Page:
Blogging about blogging is about as interesting as getting stuck at a bed & breakfast meal table with a couple in matching vacation outfits who have over 300 stories saved up about their poodle back home (complete with blurry pictures captured on their iPhone). But here I am, still discussing why we blog/comment because people keep bringing up great points that scream out for further conversation.
When I asked on Friday whether desiring comments was Wicked, I left it as an open question. With Gentle vs. Wicked blogging, we're looking entirely at the intention behind the act--it's not the act itself (writing or commenting or acknowledging comments or reading) but why you do it. So is desiring that someone leave you comments Wicked?
My feelings is that it's not wrong to desire response, to crave response, to need response--I think it feeds into who we are as human beings. When we write in a journal that we keep in a drawer next to the bed, we don't expect people to give us feedback on our thoughts. When we send them out there into the blogosphere--publicly--knowing full well that they could be read by anyone, we do indirectly state that we are looking for feedback, advice, comfort, accolades. After all, if you didn't want that, you could disable the commenting feature on your blog (and some do). You could make your blog private and give no one access (simply an online version of your private journal). But when you don't, there is a basic understanding in the online world that this person wants thoughtful feedback.
And by thoughtful, I mean that most of us don't leave that comment box open because we're hoping that someone will say something cruel or thoughtless to us. We expect that if we took the time to earnestly state something important to us, that others will treat our words with enough respect to use the comment box thoughtfully.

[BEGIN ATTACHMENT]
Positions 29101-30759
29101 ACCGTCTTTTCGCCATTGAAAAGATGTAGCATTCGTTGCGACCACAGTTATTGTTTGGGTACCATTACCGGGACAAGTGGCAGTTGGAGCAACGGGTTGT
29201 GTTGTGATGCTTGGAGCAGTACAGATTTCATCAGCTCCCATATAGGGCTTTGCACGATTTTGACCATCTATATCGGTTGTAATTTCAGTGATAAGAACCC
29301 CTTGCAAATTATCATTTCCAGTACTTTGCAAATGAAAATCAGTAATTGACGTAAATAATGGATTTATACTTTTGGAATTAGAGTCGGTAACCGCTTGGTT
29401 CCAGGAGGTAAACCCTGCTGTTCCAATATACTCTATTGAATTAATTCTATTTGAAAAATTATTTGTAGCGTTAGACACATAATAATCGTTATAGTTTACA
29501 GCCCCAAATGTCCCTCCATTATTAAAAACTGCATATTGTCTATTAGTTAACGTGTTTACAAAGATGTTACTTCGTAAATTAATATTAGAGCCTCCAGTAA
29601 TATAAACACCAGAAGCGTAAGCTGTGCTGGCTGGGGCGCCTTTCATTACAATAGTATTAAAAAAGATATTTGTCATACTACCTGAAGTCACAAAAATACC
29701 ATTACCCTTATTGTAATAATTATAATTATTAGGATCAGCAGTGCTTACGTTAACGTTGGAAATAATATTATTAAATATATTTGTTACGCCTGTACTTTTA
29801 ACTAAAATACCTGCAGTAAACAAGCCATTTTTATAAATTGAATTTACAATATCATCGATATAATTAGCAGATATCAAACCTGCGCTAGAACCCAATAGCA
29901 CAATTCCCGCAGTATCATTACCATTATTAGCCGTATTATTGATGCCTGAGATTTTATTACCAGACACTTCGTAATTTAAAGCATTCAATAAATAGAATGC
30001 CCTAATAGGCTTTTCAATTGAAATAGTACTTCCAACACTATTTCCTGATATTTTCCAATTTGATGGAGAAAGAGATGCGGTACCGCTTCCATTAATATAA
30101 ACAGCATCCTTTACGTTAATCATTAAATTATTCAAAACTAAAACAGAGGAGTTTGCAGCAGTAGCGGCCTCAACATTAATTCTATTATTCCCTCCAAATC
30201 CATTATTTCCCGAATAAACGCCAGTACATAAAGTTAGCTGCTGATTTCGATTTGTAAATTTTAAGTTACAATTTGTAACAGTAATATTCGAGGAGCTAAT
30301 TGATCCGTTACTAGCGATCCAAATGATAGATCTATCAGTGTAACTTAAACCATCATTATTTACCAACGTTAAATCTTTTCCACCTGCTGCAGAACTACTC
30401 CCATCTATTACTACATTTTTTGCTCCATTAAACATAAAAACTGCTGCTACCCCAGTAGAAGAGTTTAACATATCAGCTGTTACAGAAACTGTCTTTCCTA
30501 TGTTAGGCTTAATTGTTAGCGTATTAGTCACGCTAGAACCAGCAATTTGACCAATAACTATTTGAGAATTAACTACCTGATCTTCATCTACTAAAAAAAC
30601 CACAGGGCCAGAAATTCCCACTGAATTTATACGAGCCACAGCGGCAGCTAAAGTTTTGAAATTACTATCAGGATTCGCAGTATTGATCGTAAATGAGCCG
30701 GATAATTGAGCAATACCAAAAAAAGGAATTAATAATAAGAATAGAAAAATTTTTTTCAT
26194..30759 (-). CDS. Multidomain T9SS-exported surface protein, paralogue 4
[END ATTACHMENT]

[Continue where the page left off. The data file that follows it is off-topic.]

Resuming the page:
N from Two Hot Mamas made a fantastic point about craving comments on Friday's post: "I don't think it's wicked to want that, or hope for it. It's when people expect it that you run into trouble - or worse, in a far different way, when people base their own value on it."
You know exactly what she's talking about with that last part, don't you? The comparisons, the jealousy, the frustration. You see two bloggers, both equally gifted with writing, both with a similar situation, and one blogger receives 50 comments and one blogger receives 5. When we see ourselves doing the exact same thing and receiving a very different response, we get jealous. We wonder if our writing isn't good enough, our pain isn't real enough, our celebratory moments aren't exciting enough. And this is what I decided in the car during our eleven-and-a-half hour drive from the Cape to D.C.:
Blogging brings out jealousy because the effects are quantifiable and qualitative.
I had a friend a long time ago that I thought had the friendships I wanted. It appeared that she had a large circle of close friends, the sort who would drop by for an hour before dinner or go on vacation with you. The sort that would be considered fictive kin--chosen family--and they all lived in close distance to one another so there was flow between their houses or apartments. She was in a knitting club that met once a month with these women and the one time I was invited to attend, I went home and cried because I knew that I was on the outside of the group; only invited for this single visit to see how great their lives were in comparison to mine. My understanding was that they had barbecues together, went shopping together, raised their children together.
One day, I bumped into a woman from the knitting club at the library. I asked about our mutual friend and she sort of shrugged and said that she hadn't seen her in months. What about the barbecues? She didn't know what I was talking about it and mentioned that a few of them had done that once years earlier. What about the dropping by each other's houses and hanging out? Not really--everyone was too busy. Even knitting club was sort of a tenuous thing, happening some months and not others and our mutual friend hadn't attended since the one time she brought me.
Her friendships were quantifiable--I could count how many people she seemed to be socializing with. But the quality or nature of those friendships weren't accessible on the surface. I was jealous of something that didn't even exist and after going through enough friend's divorces, enough playdates, reading enough blogs, you could to realize that in most things in life, you can keep your jealousy in check by reminding yourself that you don't know what goes on behind closed doors. The person may appear happily married, but all of the divorces I've witnessed have taken me by surprise. The person may seem to have children with perfect behaviour, but spend the day at the mall with them and you'll see that no one's life is as rosy as you assume it to be.